- Delaunay and regular triangulations.
Lecture by Herbert Edelsbrunner, transcribed by Pedro Ramos and Saugata
Basu. The regular triangulation has been popularized by Herbert as the
appropriate generalization of the Delaunay triangulation to collections
of disks.
- Delaunay triangulation and points of
intersection of lines. Tom McGlynn asks whether the DT of a line
arrangement's vertices must respect the lines; H. K. Ruud shows that the
answer is no.
- Distances on
the surface of a rectangular box, illustrated using colored wavefronts
in this Java applet by Henry Bottomley.
- Distinct point set with the same distance multiset.
From K. S. Brown's Math Pages.
- DUST
software for visualization of Voronoi diagrams, Delaunay triangulations,
minimum spanning trees, and matchings, U. Köln.
- Dynamic
formation of Poisson-Voronoi tiles. David Griffeath constructs
Voronoi diagrams using cellular automata.
- Generating
Fractals from Voronoi Diagrams, Ken Shirriff, Berkeley and Sun.
- Interactive Delaunay triangulation and Voronoi diagrams:

VoroGlide, Icking, Klein, Köllner, Ma, Hagen.

D. Watson, CSIRO, Australia.

Baker et al., Brown U.

Paul Chew, Cornell U.

- Mormon computational geometry.
- My face on a Voronoi Diagram.
- Natural neighbors.
Dave Watson supplies instances where shapes from
nature are (almost) Voronoi polygons. He also has a page
of related references.
- Paraboloid.
Ray-traced image created to illustrate the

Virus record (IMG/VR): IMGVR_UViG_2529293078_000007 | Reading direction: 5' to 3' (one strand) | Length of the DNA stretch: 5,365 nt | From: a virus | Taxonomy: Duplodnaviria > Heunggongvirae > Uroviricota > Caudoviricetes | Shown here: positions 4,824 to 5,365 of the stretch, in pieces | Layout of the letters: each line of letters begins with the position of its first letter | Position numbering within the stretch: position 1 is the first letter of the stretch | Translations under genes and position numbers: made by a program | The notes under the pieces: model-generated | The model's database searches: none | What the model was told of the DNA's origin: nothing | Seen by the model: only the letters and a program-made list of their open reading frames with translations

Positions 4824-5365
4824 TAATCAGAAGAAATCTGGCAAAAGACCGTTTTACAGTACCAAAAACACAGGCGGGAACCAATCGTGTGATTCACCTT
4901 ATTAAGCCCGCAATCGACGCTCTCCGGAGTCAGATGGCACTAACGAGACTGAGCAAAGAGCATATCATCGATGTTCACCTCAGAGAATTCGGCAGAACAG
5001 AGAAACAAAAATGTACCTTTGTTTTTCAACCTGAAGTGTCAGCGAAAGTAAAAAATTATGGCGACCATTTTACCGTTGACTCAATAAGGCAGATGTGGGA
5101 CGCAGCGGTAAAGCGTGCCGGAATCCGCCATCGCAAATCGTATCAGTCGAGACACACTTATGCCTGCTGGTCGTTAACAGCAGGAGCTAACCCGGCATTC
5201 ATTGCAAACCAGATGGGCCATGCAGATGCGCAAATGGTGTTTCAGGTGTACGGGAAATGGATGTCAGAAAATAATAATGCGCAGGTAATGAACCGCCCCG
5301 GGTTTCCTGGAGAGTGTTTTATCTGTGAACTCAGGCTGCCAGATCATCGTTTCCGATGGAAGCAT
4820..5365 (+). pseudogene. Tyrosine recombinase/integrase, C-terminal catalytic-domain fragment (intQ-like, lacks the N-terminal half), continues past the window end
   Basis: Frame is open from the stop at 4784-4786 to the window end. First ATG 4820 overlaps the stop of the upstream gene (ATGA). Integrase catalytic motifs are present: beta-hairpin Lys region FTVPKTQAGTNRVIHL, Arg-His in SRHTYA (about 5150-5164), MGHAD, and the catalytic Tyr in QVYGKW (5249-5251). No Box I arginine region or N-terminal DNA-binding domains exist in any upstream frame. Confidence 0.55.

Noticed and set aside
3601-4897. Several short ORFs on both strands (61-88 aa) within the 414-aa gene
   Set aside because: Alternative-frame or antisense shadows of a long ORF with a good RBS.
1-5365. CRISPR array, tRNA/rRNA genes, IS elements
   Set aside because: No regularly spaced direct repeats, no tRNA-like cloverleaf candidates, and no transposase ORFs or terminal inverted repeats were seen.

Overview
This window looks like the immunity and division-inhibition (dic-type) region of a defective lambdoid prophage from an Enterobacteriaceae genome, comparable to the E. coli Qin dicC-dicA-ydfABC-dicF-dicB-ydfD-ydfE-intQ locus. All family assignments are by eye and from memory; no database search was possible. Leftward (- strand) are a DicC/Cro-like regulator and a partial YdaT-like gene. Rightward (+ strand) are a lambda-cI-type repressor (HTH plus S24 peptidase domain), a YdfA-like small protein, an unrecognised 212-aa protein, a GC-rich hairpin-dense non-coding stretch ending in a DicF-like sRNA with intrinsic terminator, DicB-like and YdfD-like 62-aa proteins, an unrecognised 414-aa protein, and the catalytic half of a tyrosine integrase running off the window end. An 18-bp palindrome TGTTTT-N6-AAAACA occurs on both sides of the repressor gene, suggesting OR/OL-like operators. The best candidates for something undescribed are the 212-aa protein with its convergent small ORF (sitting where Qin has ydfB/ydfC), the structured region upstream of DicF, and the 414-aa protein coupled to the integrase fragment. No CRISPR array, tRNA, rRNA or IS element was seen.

lifting transformation
used to relate Delaunay triangulation
with convex hulls in one higher dimension.
- Realizing a
Delaunay triangulation. Many authors have written Java code for computing
Delaunay triangulations of points. But Tim Lambert's applet does the
reverse: give it a triangulation, and it finds points for which that
triangulation is Delaunay.
- Traveling salesman problem and Delaunay
graphs. Mike Dillencourt and Dan Hoey revisit and simplify some
older work showing that the traveling salesman tour of a point set need
not follow Delaunay edges.
- Voronoi Art.
Scott Sona Snibbe uses a retro-reflective floor to display the Voronoi
diagram of people walking on it, exploring notions of personal space and
individual-group relations.
Additional Voronoi-based art is included in his
dynamic
systems series.
- Voronoi
diagram of a Penrose tiling (rhomb version), Cliff Reiter.
- Voronoi
diagrams at the Milwaukee Art Museum. Scott Snibbe's
artwork Boundary Functions,
as blogged by Quomodumque.
- Voronoi diagrams of lattices.
Greg Kuperberg
discusses an algorithm for constructing the Voronoi cells in a planar
lattice of points. This problem is closely related to some important
number theory: Euclid's algorithm for integer GCD's, continued
fractions, and good approximations of real numbers by rationals.
Higher-dimensional generalizations (in which the Voronoi cells form
zonotopes) are much harder -- one can find a basis of
short vectors using the well-known LLL algorithm, but this doesn't
necessarily find
the vectors corresponding to Voronoi adjacencies. (In fact, according
to Senechal's
*Quasicrystals and Geometry*, although the set of Voronoi adjacencies of any lattice generates the lattice, it's not known whether this set always contains a basis.) - Voronoi
diagrams and ornamental design.
- The Voronoi Game.
Description, articles, references, and demonstration applet on
problems of competitive facility location, where two players place
sites in hopes of being nearest to as much area as possible.
See also
Crispy's
Voronoi game applet
and Dennis
Shasha's Voronoi game page.

From the Geometry Junkyard,
computational
and recreational geometry pointers.

Send email if you
know of an appropriate page not listed here.

David Eppstein,
Theory Group,
ICS,
UC Irvine.

Semi-automatically
filtered
from a common source file.